Each set will be represented by a Set class with own count and vertex list, in this incoming. In the figure above, you can see the already familiar graph and the representation of the system of disjoint sets after the first steps of the Kruskal algorithm, namely: We chose the minimum edge: 5-4 of weight 4. We added it to the set graph. Vertices 5 and 4, connected by it, were added to the list of vertices of the set. We chose the minimum edge from the remaining ones: 4-3 of weight 5. We added it to the set graph. Vertex 3 was added to the vertex list of the set. Vertex 4 was already there. This is how information is stored in sets.

We need a separate list of vertices to check for a cycle in the future.

Let’s translate the code described above:

`````` public class Set
{
public Graph SetGraph;
public List<string> Vertices;

public Set(Edge edge)
{
SetGraph = new Graph(edge);

Vertices = new List<string>();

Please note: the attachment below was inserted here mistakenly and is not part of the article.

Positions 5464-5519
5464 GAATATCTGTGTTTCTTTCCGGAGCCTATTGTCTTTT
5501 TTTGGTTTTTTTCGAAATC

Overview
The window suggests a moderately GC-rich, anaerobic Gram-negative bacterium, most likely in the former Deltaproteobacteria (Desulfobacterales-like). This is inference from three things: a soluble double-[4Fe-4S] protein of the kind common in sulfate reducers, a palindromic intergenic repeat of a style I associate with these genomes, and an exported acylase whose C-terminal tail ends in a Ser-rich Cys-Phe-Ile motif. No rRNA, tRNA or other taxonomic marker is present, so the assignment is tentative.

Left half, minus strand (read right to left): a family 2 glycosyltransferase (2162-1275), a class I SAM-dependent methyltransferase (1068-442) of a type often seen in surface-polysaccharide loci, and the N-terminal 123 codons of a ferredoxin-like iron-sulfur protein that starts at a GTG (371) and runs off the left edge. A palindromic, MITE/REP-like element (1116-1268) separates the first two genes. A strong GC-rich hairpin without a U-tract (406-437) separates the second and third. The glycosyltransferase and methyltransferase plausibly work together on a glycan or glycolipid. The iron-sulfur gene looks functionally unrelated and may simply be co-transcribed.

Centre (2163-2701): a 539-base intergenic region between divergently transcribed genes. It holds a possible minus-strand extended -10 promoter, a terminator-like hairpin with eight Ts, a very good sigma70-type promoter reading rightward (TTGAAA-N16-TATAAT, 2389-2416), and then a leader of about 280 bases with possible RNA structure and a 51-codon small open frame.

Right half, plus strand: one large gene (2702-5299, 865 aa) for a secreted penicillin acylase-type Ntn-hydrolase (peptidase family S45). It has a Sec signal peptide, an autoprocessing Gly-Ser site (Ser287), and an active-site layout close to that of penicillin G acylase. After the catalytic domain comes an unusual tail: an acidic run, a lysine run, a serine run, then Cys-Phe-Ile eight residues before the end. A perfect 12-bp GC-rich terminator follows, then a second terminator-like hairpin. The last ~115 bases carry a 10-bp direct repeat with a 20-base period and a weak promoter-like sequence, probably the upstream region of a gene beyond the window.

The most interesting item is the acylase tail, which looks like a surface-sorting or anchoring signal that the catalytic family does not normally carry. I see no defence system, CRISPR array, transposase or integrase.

}
//методы класса
}``````

To work with the set system, we need a number of methods:

1. An association two sets, merge. Here we add another to the existing set using a connecting edge.

2. Addendum edges to the existing set.

3. Examination the presence of a vertex in the list `Vertices.`

``````public void Union(Set set, Edge connectingEdge)
{
}

{
}

public bool Contains(string vertex)
{
return Vertices.Contains(vertex);
}``````

### Disjoint set system class

Consider a class that is a place to store all the available sets and a kind of layer that allows you to add an edge to one of the sets or decide that it will never take its place in them.

``````class SystemOfDisjointSets
{
public List<Set> Sets;

{
//Здесь переданное ребро найдёт свое место в одном из множеств
//или не войдёт в остовное дерево.
}

public Set Find(string vertex)